Doing business in ChinaOn March 30, China Law Blog’s own Dan Harris will be putting on a webinar on the legal aspects of doing business in China, with a focus on how to structure your Chinese operations and deals so as to protect your IP. This webinar is being put on by CommercialLawWebAdvisor, which describes it as follows:

Companies often cannot afford not to do business in China. Whether producing goods there or selling to the Chinese market, companies that engage in business with Chinese partners need up-to-date legal advice on how to protect their technology and other intellectual property (IP) interests from being counterfeited, pirated, or otherwise misappropriated. As IP theft is one of the top issues facing businesses operating in China, there are substantial risks companies must identify and address proactively to protect their valuable IP assets. Deals made in China can threaten IP rights not just in China, but in markets around the world. Understanding the Chinese IP landscape and how to manage the pertinent issues can go a long way to safeguarding your client’s valuable IP interests.

Please join Dan Harris as he explores the nuts and bolts of constructing a good business deal with a Chinese partner, what your agreements should include, and how to manage the Chinese IP rights framework to minimize your client’s IP-related risks.

WHAT YOU WILL LEARN
This webinar will cover:

  • How to choose a good Chinese partner
  • Identifying the IP assets that need protection
  • How to structure your deal
  • Drafting your deal papers
  • Drafting China employee contracts to protect your IP
  • IP registrations: What you should know about trademarks, patents, copyrights, and licensing agreements

YOUR CONFERENCE LEADER
Your conference leader for “Doing Business in China: Structuring Your Deal and Protecting Intellectual Property” is Dan Harris. Dan is an attorney with Harris Bricken, LLP, in Seattle. He is internationally regarded as a leading authority on legal matters related to doing business in China and in other emerging economies in Asia. Forbes Magazine, Business Week, Fortune Magazine, BBC News, The Wall Street Journal, The Washington Post, The Economist, CNBC, The New York Times, and many other major media players have looked to him for his perspective on international law issues.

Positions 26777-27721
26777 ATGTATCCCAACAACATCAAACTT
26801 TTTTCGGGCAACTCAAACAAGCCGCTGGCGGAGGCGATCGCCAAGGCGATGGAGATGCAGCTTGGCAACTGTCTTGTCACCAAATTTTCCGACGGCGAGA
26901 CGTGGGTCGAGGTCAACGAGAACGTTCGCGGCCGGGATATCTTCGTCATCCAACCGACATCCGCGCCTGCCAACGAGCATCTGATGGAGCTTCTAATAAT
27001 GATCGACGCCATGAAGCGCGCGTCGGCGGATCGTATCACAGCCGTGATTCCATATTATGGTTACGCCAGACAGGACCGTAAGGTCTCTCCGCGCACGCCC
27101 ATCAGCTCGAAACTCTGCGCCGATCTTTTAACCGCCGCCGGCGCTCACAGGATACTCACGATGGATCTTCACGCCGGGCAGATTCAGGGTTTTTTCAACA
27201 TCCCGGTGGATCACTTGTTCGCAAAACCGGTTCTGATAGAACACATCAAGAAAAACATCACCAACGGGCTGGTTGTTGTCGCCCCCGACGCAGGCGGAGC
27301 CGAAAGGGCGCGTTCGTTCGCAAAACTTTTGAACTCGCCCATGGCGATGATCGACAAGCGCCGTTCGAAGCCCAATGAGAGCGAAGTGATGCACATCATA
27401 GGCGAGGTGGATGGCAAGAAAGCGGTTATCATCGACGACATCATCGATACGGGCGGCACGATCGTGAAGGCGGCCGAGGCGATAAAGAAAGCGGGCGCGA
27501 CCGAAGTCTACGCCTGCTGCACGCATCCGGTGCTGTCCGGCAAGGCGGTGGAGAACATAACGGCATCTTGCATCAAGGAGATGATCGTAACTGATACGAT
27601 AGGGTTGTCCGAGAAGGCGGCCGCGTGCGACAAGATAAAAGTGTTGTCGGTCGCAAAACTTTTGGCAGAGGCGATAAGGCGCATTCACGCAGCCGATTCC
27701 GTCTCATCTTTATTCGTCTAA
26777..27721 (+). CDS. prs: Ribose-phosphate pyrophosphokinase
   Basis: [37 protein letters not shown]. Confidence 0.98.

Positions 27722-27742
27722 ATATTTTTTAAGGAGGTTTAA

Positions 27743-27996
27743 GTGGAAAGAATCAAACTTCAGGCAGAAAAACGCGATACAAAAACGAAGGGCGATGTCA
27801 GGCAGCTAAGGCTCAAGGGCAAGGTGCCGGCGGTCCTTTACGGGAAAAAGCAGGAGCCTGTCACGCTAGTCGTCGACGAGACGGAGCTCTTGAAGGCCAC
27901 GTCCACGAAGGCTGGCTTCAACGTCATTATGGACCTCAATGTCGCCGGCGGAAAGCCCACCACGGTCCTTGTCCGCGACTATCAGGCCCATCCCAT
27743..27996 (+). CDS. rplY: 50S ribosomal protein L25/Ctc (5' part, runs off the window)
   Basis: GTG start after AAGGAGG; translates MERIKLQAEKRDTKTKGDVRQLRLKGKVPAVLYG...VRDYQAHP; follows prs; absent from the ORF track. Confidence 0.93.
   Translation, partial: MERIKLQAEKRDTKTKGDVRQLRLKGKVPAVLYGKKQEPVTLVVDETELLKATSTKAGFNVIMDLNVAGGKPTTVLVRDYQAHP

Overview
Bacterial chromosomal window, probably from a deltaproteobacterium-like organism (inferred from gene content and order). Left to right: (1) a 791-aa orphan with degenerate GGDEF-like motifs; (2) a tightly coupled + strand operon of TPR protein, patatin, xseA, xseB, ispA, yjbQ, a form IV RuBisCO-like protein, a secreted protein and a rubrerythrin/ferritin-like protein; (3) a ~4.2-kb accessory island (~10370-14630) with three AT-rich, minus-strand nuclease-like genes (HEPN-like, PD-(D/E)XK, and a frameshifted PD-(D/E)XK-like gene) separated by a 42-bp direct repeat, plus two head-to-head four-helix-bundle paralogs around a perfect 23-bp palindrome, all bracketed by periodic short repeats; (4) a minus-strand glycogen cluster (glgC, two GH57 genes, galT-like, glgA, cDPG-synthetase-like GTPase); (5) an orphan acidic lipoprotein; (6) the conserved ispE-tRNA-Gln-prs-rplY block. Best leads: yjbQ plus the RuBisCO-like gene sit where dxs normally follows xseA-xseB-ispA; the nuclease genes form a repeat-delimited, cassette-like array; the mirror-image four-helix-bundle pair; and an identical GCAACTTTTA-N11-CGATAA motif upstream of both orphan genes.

Dan writes and speaks extensively on Chinese law with a focus on protecting foreign businesses and his China Law Blog is regarded as one of the best law blogs on the web today. The ABA Journal recently named the China Law Blog to its Blawg Hall of Fame (a designation given to the top 20 law blogs of all time).

This session is recommended for corporate and in-house counsel and really for any attorney who advises companies or organizations on China and on China IP issues. It also is good for intellectual property attorneys looking to learn more about China IP law and what makes it so different from common law countries.. Find out more about costs and registration here and for a $35 discount use promo code cw17bc.

We hope to “see” you there.

In the last week, from most recent to oldest, we wrote about the following:

1.  How Chinese companies steal your intellectual property.

2. How terminating your employees in China can come back and bite you.

3. How difficult it can be to figure out the capital requirements for your WFOE.

4. How complicated it can be drafting a China sales agency contract. This post not only started out with the following preamble: “With China getting more expensive and more difficult for foreign companies, and with many foreign companies choosing to leave China rather than risk getting caught for operating there illegally.”

5. How China companies will counterfeit your products.

6. How China is cracking down like never before on companies with “independent contractors” in China. This was I think our third or fourth post on this just this month as we just keep seeing the number of American companies getting caught for this increasing and the penalties become more onerous. We titled this article Doing Business in China with Deportation or Worse Hanging Over Your Head and we used the following picture with that post:

China WFOE lawyer

7. A Chinese Law Bibliography.

A psychologist would look at the above seven and quickly find that they all have one theme in common. China is a difficult, even dangerous place for foreign companies doing business there, seeking to do business there, or even doing business with Chinese companies. And your salvation comes from knowing and obeying the law and being able to use the law to your advantage. Hey, that’s what we do for a living: we are China attorneys and we help foreign companies gain an advantage over Chinese companies by using the law.

But I have to admit that this all can get a bit unrelenting and that there is more to life than gloom and doom. And hey, if you knew us, you would quickly learn that in real life we are some of the nicest most optimistic upbeat people  you could ever hope to meet. Truly.